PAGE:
Do you know what your customers really think about your business? It’s vital for your business and livelihood to know and manage customer sentiment but isn't easy. Unfortunately, people are quick to complain when hidden behind a computer screen, but hold back on compliments. In person they don’t want to offend or start a confrontation, so they say the customer equivalent of “I’m fine”, even when they’re not.
Here are ten ways to know the genuine feelings of your customers:
1. Watch those review sites.
Review sites are the digital version of word of mouth and can make or break a business. In the words of The Big Bang Theory’s Sheldon Cooper: “You keep in mind that my sharply-worded comments on Yelp.com recently took down a muffin store.”
2.Set up Google alerts for your name or business.
Nobody has time to Google themselves incessantly. Get notified when you or your business name get mentioned via Alerts. You can also set up Alerts for your employees’ names (to make sure they’re not making bad impressions on customers, too).
3. Get a focus group.
You can set up a focus group yourself, but you’ll get better results if you have a professional third-party do it for you. They’ll work with you to handpick the demographics whose input you want, take care of the recruitment and handle the actual focus group, too. You can get great qualitative information, and the participants are much more likely to be honest.
4. Take a social media poll.
Take advantage of the relative safety net the Internet offers your customers, and offer a poll on Facebook, Twitter, or even your blog. Expect a few spammers, bots and trolls, but for the most part people will be more honest than normal. Just make sure you stay professional and act on their input.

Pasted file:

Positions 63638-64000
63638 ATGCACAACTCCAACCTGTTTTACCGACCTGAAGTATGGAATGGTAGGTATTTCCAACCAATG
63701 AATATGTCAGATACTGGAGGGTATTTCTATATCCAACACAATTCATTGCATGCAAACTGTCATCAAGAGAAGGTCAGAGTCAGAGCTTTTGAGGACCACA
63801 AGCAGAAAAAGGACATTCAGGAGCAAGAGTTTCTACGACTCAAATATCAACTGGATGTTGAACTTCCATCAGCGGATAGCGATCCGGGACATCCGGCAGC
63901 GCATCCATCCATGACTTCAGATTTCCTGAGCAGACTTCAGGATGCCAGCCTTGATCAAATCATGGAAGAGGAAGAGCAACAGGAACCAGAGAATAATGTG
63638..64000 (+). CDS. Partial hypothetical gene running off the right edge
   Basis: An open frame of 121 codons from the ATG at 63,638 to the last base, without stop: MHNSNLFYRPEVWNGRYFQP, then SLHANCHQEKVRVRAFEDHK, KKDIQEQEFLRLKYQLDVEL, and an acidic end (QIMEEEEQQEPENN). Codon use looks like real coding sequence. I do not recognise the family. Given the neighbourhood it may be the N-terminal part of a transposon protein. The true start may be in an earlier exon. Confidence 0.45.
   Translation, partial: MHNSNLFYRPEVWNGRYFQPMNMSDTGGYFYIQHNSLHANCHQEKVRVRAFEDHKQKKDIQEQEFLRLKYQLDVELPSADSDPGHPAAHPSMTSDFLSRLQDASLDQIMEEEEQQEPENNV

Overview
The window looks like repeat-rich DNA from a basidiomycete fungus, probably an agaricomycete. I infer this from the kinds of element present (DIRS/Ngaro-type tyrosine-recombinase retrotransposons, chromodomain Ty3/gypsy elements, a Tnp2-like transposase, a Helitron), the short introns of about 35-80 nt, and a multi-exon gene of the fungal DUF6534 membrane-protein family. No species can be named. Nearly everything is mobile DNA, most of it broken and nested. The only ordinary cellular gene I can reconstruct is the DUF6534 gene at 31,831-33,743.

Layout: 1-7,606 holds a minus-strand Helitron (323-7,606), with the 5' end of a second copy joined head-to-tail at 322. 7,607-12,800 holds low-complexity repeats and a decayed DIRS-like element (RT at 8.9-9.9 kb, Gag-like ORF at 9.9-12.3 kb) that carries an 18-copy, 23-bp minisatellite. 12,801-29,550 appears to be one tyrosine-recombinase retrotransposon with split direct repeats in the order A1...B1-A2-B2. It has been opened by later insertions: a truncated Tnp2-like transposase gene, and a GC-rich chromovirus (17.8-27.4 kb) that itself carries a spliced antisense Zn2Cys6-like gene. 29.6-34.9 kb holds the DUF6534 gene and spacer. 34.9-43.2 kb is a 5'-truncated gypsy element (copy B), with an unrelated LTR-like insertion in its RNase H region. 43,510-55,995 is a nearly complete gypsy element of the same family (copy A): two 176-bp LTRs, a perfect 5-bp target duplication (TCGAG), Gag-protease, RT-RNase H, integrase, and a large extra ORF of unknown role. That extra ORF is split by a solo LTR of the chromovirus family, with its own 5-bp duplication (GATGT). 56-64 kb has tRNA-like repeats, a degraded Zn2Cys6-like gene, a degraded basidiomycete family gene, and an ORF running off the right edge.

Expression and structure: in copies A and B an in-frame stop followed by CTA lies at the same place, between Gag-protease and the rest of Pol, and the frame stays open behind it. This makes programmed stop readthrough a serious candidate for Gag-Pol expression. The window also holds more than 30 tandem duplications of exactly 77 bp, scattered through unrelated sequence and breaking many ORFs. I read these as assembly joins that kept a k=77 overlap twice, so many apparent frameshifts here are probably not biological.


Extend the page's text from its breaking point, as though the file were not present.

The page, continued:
5. Encourage feedback post-service.
Whether it’s in-store or via email after someone has placed an order, getting immediate feedback is the best approach. The transaction is fresh in your customer’s mind. Plus, remember that giving customers incentives, whether for feedback or reviews, is perfectly legitimate and a great lure.
6. Use your Big Data.
Hopefully, you have a system in place to both gather and analyze big data. However, it’s useless if you don’t actually use it and turn it into action. If you notice a large percentage of your customers don’t come back, that’s a red flag. Try to re-engage or ask how you can earn their business again.
7. Offer optional surveys.
This can be done in-person at a brick and mortar, or it can be an option after someone has purchased online. Just don’t make it a requirement, because customers don’t like being forced for more time and effort.
8. Start a blog.
A blog is a fantastic means of engaging with customers and putting a face to your brand. Foster the comments section, end blogs with open-ended questions, and always reply within 24 hours. This is where long-term relationships are formed.
9. Keep an eye on the BBB.
If someone complains about your business to the Better Business Bureau, they’re really ticked off. This doesn’t bode well for you, since the BBB is known as the authority for whether or not businesses are legit. You should be notified by the BBB, but only if your information with them is correct.
10. Keep up with industry news.
Sometimes people think they feel a certain way about your particular business, when they’re really reacting to industry-wide news. For example, if one local florist in town is found to be using their shop as a front for drug trafficking, that stigma can attach itself to your floral shop, too. All businesses are in this together, and you might need to do some damage control by reaching out to a local paper for some positive coverage.
How your business is viewed by customers should be a priority. Do you know where you stand—and are you managing it?